12 Best Forest Wildflowers To Spot On Your Next Adventure

Many flowers need full sunlight to thrive, but there are plenty that prefer the shady conditions of the forest. These flowers offer pockets of vibrant color and make any forest walk much more interesting.

12 Best Forest Wildflowers To Spot On Your Next Adventure

Here are some varieties that you should keep an eye out for on your next forest adventure.

1. Alaska Violet

Despite being called the Alaska Violet, this flower is actually native to Oregan, Washington and British Columbia. It is found in woodland as well as in prairies and meadows or even along the banks of ponds and streams.

This perennial flower likes soil that is damp but well-drained and grows best in partial shade. You will most likely spot it in the gaps between the trees where the sun is able to reach the forest floor, or when the sunlight is dappled.

This is an early spring flower that blooms through until the end of May. The flowers are delicate and lilac in color, and add a lovely splash of color to the green and brown of the forest.

2. Bluebell

Bluebells are an iconic forest flower with an enchanting appearance. The bell shaped flowers dangle from the arched stems in a romantic style, and the deep violet or blue coloring stands out against the green foliage.

They are a spring bloomer, from April through to the end of May, but the flowers will die off as the weather heats up. You can find this flower in deciduous woodland, usually around the base of trees where the flowers will be well-shaded.

They also grow in hedgerows, meadows, and even on cliffs. They need moist but well-drained soil, and prefer areas that are at least partially shaded.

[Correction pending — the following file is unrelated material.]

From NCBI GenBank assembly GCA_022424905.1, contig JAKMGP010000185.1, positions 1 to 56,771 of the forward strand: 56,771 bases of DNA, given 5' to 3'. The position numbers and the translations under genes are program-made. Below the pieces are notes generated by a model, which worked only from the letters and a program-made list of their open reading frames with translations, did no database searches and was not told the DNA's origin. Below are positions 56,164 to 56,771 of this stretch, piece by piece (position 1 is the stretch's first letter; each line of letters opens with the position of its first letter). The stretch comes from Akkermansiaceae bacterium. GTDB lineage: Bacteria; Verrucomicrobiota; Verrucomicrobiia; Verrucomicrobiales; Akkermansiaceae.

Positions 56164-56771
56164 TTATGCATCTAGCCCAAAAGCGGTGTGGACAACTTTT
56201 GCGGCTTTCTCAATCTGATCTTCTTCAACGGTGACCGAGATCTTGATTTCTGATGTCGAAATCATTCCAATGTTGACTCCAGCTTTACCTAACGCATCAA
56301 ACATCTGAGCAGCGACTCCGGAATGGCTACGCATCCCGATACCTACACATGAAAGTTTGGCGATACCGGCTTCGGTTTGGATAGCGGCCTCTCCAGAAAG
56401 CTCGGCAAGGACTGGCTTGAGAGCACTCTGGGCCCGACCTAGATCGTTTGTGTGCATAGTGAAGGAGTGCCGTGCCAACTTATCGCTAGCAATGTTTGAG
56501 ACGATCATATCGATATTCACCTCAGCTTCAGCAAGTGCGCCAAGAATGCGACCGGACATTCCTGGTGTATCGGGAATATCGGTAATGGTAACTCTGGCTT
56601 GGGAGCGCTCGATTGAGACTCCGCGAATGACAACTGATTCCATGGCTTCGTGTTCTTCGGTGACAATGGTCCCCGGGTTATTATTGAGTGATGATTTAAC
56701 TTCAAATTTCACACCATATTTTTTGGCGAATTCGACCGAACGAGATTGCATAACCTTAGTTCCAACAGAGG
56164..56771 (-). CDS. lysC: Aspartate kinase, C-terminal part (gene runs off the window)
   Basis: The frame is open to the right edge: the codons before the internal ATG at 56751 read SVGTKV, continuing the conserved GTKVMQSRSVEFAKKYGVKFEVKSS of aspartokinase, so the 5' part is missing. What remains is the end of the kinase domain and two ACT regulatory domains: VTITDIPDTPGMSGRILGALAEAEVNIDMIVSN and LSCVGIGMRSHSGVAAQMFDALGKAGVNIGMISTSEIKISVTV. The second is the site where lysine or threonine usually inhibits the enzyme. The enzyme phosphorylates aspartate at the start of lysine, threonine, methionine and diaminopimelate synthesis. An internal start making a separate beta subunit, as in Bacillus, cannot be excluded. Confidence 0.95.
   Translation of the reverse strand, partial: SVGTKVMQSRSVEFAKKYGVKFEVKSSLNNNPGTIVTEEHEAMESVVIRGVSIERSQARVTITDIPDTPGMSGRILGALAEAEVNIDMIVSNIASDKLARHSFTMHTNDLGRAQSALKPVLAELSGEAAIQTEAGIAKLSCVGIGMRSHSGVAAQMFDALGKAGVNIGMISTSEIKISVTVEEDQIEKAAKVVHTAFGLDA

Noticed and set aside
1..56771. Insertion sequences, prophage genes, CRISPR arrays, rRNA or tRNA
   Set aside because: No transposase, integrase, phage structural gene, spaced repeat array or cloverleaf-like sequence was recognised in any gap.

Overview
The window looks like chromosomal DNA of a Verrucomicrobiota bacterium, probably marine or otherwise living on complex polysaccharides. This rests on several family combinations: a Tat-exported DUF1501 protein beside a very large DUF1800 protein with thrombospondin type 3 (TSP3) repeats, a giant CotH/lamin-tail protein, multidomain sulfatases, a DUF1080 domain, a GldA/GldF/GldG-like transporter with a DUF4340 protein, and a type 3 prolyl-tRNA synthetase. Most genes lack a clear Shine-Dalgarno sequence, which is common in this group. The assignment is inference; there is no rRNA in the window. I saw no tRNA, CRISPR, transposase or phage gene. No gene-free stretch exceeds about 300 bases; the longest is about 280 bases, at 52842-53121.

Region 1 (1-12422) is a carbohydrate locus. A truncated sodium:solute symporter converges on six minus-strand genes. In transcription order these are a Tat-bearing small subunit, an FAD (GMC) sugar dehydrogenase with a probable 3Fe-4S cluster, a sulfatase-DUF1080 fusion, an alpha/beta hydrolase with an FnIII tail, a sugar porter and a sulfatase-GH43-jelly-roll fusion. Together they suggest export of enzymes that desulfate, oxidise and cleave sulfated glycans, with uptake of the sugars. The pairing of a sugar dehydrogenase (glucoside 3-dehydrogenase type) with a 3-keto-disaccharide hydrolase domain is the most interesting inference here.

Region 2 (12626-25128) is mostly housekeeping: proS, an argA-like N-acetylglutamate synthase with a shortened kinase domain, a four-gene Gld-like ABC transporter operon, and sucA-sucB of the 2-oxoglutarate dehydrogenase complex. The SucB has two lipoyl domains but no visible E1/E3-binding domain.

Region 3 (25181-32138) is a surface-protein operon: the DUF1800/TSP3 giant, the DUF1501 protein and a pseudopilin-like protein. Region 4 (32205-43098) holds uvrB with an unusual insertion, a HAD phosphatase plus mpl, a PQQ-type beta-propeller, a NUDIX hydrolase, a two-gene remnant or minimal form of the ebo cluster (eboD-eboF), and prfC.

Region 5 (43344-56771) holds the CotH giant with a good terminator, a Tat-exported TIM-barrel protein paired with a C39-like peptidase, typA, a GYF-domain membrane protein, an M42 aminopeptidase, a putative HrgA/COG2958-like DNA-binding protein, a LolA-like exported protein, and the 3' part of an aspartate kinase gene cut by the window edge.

If you stumble across a sun-dappled glade in a forest where the bluebells are growing in abundance, it is a particularly stunning sight.

3. Columbine

The columbine flower is part of the buttercup family and it grows in abundance in the Northern Hemisphere. It is usually found They grow in woodlands and meadows and are also found at higher altitudes.

They like soil that is evenly moist but not soggy, and partially shaded areas. The edge of a forest or a glade is the ideal place to spot columbine flowers. These flowers have five petals with spurs that extend backwards, away from the center.

The middle petals are paler, with the spurred petals being deeper in color. They have a striking appearance, so if you are exploring their habitat you won’t be able to miss them.

Keep an eye out for them during their blooming season which is spring through to early summer. 

4. Dog Violet

Dog violets are small perennial flowers that have five overlapping petals. They are often a striking lilac in color, but also come in shades of blue and some paler colors. Dog violets are very similar to the sweet violet, but they are unscented.

They attract butterflies, so it is not uncommon to see a crowd of them flitting around a group of dog violets. Dog violets need fertile soil with plenty of organic matter. This makes forests an ideal location.

They like full sun or partial shade, so you are more likely to find them on the edge of the woodland rather than deep in the trees. They can also be found in rocky ground and on cliffs.

They usually flower between April and June, so you have quite a long period of time to spot them.

5. Calypso Orchid

The calypso orchid is also known as the fairy slipper. It grows in the northern, northeastern and northwestern states of the US as well as Canada and Alaska. They can be hard to spot as they grow alone rather than in clumps.

The flowers are often pink with a contrasting yellow labellum. One of the interesting things about this flower is that it tricks pollinators with its sweet scent and alluring colors, but offers them no reward.

You will usually find these flowers in shady and wet forests, often coniferous, as well as in boggy areas, swamps and floodplains. It blooms from early May right through to July.

This flower is considered rare in certain states, such as Wisconsin, Vermont and Michigan.

6. Cowslip

The cowslip is a humble plant that is in the same family as the primrose. It is a herbaceous flowering perennial with a scent that is similar to apricots.

The vibrant yellow flowers offer a welcome brightness to forests and meadows, blooming from April through to May. This flower has a rich history in Britain where it was used in weddings and May Day celebrations.